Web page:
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Mag-sealed reels and the Top Picks listings

        This is an explanation of my decision to exclude all mag-sealed reels from the Top Picks page.

Since 2010 Daiwa has been equipping some reels with mag-seals. These are basically circular magnets placed around moving parts with only a small gap between them, then a special fluid (ferrofluid) is dropped into that gap where it becomes suspended in the magnetic field creating a friction-free seal. These mag-seals have since been incorporated into an increasing number of Daiwa models ranging from mid-priced to high end models.

Daiwa never made that special fluid available for sale, which forces fishermen to send reels that have mag-seals to Daiwa's official/authorised service centres when the reel needs service. I've frequently mentioned this fact and reminded people to only buy mag-sealed reels if they live in a major market in which Daiwa has official presence, and since 2011 mag-sealed reels appeared normally on my Top Picks page if they reached the required score. During the years that followed I kept hearing complaints from anglers who live in countries where Daiwa is not represented, many of whom decided to buy certain mag-sealed reels after seeing them listed among my top picks. Those anglers had no real option to service these mag-sealed reels properly except sending them overseas to be serviced by Daiwa's authorised centres, something that was costly and slow and in certain cases some people even had to pay customs' charges when the reels came back into the country despite already owning them.

Other horror stories I received were documented cases of tackle shops and service people putting grease in place of the magnetic fluid during service, leading to corrosion since grease splits leaving gaps that are open to seawater and humidity. Not as bad but still bad, some people gave up and used generic ferrofluids made for other purposes, but because those fluids have different composition, viscosity, and magnetisation they didn't do a proper job leading to issues that varied in the degrees of severity. One of the most common failures of those alternative fluids is premature break up and drying within a year, which is not even a quarter of the service life of the fluid used by Daiwa. Not to mention that a reel with a replacement fluid would lose much of its resale value, assuming that the seller is a decent honest person who would inform potential buyers that the reel has an aftermarket fluid.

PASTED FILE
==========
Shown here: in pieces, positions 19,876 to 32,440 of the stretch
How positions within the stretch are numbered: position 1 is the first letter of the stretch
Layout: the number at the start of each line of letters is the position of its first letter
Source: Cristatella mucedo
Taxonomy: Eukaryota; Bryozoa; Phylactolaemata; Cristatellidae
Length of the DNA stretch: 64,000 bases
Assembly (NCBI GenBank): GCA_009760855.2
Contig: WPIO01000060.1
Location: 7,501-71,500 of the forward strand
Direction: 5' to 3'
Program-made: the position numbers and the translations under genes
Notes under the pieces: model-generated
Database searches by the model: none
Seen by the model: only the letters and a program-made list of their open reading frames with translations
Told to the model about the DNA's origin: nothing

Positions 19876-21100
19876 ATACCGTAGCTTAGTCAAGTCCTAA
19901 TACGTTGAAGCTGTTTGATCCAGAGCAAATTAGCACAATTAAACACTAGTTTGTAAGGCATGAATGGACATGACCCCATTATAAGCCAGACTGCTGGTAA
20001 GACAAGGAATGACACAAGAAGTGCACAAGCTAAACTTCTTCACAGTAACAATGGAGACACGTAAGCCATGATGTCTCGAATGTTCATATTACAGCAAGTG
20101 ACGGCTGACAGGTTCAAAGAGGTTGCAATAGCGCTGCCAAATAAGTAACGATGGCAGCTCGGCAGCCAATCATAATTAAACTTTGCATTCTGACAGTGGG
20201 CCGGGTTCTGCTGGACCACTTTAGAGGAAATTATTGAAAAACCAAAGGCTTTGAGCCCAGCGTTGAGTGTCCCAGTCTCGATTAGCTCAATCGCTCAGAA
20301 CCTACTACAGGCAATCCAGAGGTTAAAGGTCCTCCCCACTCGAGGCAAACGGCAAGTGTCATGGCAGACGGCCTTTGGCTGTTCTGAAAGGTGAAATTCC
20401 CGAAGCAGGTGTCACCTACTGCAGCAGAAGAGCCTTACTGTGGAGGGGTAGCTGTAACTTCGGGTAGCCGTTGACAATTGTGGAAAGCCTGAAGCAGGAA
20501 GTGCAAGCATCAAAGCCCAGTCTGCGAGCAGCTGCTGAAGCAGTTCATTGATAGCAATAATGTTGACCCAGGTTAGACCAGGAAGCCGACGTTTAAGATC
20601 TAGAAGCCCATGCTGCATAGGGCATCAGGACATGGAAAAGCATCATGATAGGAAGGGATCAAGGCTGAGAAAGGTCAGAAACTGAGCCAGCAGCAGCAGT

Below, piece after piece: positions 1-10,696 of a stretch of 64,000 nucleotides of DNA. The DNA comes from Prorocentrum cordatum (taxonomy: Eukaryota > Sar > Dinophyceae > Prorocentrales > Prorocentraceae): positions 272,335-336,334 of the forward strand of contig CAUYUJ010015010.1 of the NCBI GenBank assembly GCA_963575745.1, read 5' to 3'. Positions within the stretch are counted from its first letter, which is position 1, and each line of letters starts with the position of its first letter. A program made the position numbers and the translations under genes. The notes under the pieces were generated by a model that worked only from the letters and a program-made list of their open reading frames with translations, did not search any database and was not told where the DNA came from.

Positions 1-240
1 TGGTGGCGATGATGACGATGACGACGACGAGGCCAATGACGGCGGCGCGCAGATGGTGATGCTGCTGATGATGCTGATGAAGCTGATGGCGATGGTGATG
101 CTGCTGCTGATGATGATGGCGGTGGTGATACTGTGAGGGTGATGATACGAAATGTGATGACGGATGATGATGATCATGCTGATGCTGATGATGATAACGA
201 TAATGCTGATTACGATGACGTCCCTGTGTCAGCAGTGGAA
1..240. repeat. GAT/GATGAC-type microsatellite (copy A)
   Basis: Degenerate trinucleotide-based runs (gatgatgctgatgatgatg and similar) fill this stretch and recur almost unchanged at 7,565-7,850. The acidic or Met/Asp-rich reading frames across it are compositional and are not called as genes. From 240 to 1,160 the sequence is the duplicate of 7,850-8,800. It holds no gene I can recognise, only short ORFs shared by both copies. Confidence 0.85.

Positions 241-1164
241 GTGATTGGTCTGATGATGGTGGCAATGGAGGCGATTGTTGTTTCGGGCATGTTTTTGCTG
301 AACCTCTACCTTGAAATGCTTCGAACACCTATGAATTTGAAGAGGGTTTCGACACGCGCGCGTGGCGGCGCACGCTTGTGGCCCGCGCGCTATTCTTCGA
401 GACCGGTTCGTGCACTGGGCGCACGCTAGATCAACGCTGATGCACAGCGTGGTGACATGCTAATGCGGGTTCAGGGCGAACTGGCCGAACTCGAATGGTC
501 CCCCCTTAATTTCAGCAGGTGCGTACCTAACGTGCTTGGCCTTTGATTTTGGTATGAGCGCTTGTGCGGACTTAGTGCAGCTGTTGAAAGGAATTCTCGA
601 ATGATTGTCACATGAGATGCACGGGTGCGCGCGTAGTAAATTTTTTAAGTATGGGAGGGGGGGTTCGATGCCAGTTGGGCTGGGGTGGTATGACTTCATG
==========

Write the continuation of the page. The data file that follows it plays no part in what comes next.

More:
Despite all of that, I held on to my rule of not including ease of service in the process of scoring reels, since that would introduce many variables and force me to give each reel several country-specific scores based on how good the service is in each particular country. But then two things happened; the first was Daiwa's recent decision to make regional variants of some models, something that I explained in this article, which creates a potential for service complications even in major markets if your variant of a mag-sealed reel isn't the one sold locally. The second was my recent visit to ICAST show, described here, where I got to talk to a number of dealers from different countries who reiterated the same issues I heard from individual anglers who can't service their mag-sealed reels.

I thought about the whole issue for a while, went back and forth on ways to address it, and finally decided that it's better for everyone if I just exclude all mag-sealed Daiwas from the Top Picks page. Mag-sealed reels will still be tested, reviewed, and evaluated in other contexts where I can include a reminder of potential service difficulties for owners who have no access to official/authorised service centres, but they can't be featured on the Top Picks page where people might see them then make purchase decisions without fully understanding what servicing them might entail. Many readers have suggested that I should still include mag-sealed reels in the Top Picks but include warnings and explanations next to them, but I decided that this would fundamentally change the nature of that page which is a simple straightforward ranking of reels that I believe stand out.

Naturally my decision would be reversed if one day Daiwa makes the fluid available for sale just like the lubes and other care products they sell, but unless that happens.I can not in good conscience keep mag-sealed reels listed on the Top Picks page and risk causing eventual headaches to fishermen who have no means of servicing them locally.


Alan Hawk

February, 17th, 2017